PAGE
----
Nutrition

Five Nutrition Resolutions Every Young Rower Should Make

January 05, 2015

The New Year has arrived, and many rowers and their parents have made resolutions. In fact, about 45% of Americans make a New Year’s resolution each year. Although only 8% will succeed at keeping their resolution, the attempt at self-improvement is almost always a good thing. Many resolutions focus on health, including eating better, cooking more, getting more exercise, or losing weight.

Here are five nutrition resolutions I think every rower should make:

Eat Breakfast.
It’s estimated that about 20% of kids (9-13 years) and 36% of teens (14-18 years) skip breakfast. The reasons vary, but include running short on time in the morning, not feeling hungry, or eating too much the night before, which can suppress morning appetite signals. Rowers need a healthy, balanced breakfast to jump start their engine (metabolism), help them pay attention in school, meet important nutrient requirements, and feel energized throughout the day. Try a smoothie, instant oatmeal, a handful of nuts and cereal, a bar, or even a box of flavored milk.

Beef Up Your Lunch.
Skimping on lunch with a salad or a cup of soup, or a sandwich and nothing else may be an uber-healthy approach to eating, but it doesn’t work for the rower, especially when after-school training is on the horizon. Lunch is the meal that loads the rower’s body with essential carbs and protein (as well as other nutrients) for training. Instead of a salad or broth-based soup, try a sandwich or wrap on whole grain bread served with a cup of soup and fresh fruit. Equally good, opt for the balanced school lunch!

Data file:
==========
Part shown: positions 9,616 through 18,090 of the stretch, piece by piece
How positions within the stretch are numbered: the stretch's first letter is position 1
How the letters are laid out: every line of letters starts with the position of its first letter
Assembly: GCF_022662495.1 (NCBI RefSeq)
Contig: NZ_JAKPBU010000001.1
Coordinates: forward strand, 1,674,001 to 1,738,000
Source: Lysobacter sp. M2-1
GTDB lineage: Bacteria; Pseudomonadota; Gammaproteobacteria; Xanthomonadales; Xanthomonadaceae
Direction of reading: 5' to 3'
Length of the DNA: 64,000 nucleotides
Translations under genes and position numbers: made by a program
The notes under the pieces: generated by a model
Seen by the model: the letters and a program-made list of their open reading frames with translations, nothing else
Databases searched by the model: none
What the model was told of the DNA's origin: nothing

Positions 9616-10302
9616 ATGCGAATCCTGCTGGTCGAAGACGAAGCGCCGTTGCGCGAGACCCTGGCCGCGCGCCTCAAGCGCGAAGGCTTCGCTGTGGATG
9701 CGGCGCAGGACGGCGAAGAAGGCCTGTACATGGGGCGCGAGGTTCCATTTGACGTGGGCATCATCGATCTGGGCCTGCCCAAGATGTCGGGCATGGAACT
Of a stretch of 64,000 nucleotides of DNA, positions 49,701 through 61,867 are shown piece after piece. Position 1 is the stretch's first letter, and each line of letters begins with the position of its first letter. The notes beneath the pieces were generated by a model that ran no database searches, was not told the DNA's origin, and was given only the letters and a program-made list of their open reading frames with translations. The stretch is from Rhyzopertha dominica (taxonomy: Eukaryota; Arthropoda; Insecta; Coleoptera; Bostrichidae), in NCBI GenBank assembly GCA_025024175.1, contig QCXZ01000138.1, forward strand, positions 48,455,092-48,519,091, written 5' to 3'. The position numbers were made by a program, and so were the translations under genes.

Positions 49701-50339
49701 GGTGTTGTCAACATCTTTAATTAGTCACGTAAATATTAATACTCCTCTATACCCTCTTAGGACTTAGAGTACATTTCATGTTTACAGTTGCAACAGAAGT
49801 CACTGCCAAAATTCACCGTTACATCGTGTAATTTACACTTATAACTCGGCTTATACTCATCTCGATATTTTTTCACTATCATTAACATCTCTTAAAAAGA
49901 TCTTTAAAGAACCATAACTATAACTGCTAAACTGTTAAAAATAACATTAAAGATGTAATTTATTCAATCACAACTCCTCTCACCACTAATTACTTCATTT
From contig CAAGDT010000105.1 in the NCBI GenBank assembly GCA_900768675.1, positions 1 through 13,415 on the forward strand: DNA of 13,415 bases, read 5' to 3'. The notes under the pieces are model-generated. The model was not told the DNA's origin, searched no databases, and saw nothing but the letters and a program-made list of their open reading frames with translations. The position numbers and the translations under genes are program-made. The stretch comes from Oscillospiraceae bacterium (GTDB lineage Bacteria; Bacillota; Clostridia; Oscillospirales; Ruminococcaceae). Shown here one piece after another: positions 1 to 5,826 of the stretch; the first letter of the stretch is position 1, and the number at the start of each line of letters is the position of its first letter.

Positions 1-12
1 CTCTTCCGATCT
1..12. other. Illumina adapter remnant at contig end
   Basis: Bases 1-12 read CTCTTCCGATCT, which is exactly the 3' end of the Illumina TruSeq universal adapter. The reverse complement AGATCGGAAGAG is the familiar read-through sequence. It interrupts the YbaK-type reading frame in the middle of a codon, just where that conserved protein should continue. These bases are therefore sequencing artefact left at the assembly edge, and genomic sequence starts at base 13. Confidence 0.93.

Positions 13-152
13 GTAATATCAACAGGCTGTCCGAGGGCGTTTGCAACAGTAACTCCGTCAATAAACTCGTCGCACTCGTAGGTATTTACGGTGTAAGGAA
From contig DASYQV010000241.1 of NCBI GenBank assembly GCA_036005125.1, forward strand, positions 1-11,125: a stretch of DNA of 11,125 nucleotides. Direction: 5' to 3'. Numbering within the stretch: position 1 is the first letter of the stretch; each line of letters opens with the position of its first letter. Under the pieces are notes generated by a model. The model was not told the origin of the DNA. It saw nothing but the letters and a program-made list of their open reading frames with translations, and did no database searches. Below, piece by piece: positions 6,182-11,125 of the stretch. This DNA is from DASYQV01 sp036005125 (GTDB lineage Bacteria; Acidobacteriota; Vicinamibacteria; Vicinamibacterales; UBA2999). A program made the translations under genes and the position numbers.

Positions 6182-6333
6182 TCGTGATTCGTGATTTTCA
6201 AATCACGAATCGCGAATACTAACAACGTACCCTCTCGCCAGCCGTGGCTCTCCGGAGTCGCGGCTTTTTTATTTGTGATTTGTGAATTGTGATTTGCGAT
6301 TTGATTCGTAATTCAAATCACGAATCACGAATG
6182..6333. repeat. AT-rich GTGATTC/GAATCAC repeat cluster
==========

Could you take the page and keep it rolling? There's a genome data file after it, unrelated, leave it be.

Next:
Pace Your Eating.
If breakfast and/or lunch are inadequate, the rower is bound to experience significant hunger later in the day. After school or practice, or even after a full dinner, hunger may rear its ugly head, and the rower may overeat, and perhaps even binge (eat a large amount of food in a short period of time). Overeating can cause unwanted weight gain, and if done at night, may interfere with the morning appetite, and disturb the rhythm of eating during the day. The ideal is to pace eating evenly throughout the day, having something every 3 to 4 hours, which will evenly distribute nutrients, protein and calories.

 

Eat the Right Food.
Candy, sweet muffins, chocolate-coated granola bars, chips, and cookies are the wrong foods for rowers to be eating routinely. Once in a while is acceptable, but relying on unhealthy foods to sustain a training program or competition is silly. While these foods can fit into the rower’s diet, they should take a backseat to healthy food. Focus on the right foods, like whole grains, fruit, veggies, lean proteins sources, and low fat dairy products, to make the most of your training and athletic potential.

Remember Fluids.
Dehydration is the rower’s worst performance enemy. Hydrating for practice should occur all day, from eating nutritious, juicy food to drinking enough water or other beverages. Before practice, rowers should drink plenty of water, milk or small amounts of 100% juice. During practice, rowers should drink water or sports drink, and replenish with more fluids after practice to replenish sweat losses. Remember, dehydrated muscles don’t operate well. They can get stuck (cramping), fatigue early, or simply underperform.

Make a resolution to focus on these positive nutrition habits! These modifications will fuel the rower’s body for training and competition, while setting healthy lifetime habits.

Jill Castle, MS, RDN is a childhood nutrition expert and co-author of Fearless Feeding: How to Raise Healthy Eaters from High Chair to High School (www.fearlessfeeding.com). She is the creator of Just The Right Byte (www.justtherightbyte.com), and is working on her next book, Eat Like a Champion: Performance Nutrition for Your Young Athlete, which releases in July. She lives with her husband and four children in New Canaan, CT.

Jill Castle, MS, RDN

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